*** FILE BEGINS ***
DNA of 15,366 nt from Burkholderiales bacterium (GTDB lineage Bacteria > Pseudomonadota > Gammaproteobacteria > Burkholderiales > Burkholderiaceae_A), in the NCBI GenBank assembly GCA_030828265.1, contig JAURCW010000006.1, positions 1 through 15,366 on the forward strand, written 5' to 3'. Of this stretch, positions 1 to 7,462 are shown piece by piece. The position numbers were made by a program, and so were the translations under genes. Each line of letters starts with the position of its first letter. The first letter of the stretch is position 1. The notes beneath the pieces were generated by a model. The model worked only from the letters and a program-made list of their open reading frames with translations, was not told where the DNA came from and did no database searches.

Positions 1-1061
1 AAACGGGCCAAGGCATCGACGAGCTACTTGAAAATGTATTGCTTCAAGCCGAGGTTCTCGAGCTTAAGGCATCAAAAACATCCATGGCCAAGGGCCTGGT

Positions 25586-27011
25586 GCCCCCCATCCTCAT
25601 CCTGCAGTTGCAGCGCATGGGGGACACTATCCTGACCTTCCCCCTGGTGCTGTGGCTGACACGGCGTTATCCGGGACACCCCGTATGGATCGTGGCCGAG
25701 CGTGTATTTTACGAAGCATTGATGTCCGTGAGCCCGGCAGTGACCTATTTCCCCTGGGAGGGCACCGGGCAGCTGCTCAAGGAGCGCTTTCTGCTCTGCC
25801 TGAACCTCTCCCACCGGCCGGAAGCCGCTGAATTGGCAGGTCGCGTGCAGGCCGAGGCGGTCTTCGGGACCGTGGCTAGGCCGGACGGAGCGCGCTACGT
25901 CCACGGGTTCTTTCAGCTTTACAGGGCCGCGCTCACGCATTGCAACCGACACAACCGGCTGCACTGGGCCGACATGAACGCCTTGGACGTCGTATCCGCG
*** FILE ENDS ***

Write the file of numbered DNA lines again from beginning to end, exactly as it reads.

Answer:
DNA of 15,366 nt from Burkholderiales bacterium (GTDB lineage Bacteria > Pseudomonadota > Gammaproteobacteria > Burkholderiales > Burkholderiaceae_A), in the NCBI GenBank assembly GCA_030828265.1, contig JAURCW010000006.1, positions 1 through 15,366 on the forward strand, written 5' to 3'. Of this stretch, positions 1 to 7,462 are shown piece by piece. The position numbers were made by a program, and so were the translations under genes. Each line of letters starts with the position of its first letter. The first letter of the stretch is position 1. The notes beneath the pieces were generated by a model. The model worked only from the letters and a program-made list of their open reading frames with translations, was not told where the DNA came from and did no database searches.

Positions 1-1061
1 AAACGGGCCAAGGCATCGACGAGCTACTTGAAAATGTATTGCTTCAAGCCGAGGTTCTCGAGCTTAAGGCATCAAAAACATCCATGGCCAAGGGCCTGGT

Positions 25586-27011
25586 GCCCCCCATCCTCAT
25601 CCTGCAGTTGCAGCGCATGGGGGACACTATCCTGACCTTCCCCCTGGTGCTGTGGCTGACACGGCGTTATCCGGGACACCCCGTATGGATCGTGGCCGAG
25701 CGTGTATTTTACGAAGCATTGATGTCCGTGAGCCCGGCAGTGACCTATTTCCCCTGGGAGGGCACCGGGCAGCTGCTCAAGGAGCGCTTTCTGCTCTGCC
25801 TGAACCTCTCCCACCGGCCGGAAGCCGCTGAATTGGCAGGTCGCGTGCAGGCCGAGGCGGTCTTCGGGACCGTGGCTAGGCCGGACGGAGCGCGCTACGT
25901 CCACGGGTTCTTTCAGCTTTACAGGGCCGCGCTCACGCATTGCAACCGACACAACCGGCTGCACTGGGCCGACATGAACGCCTTGGACGTCGTATCCGCG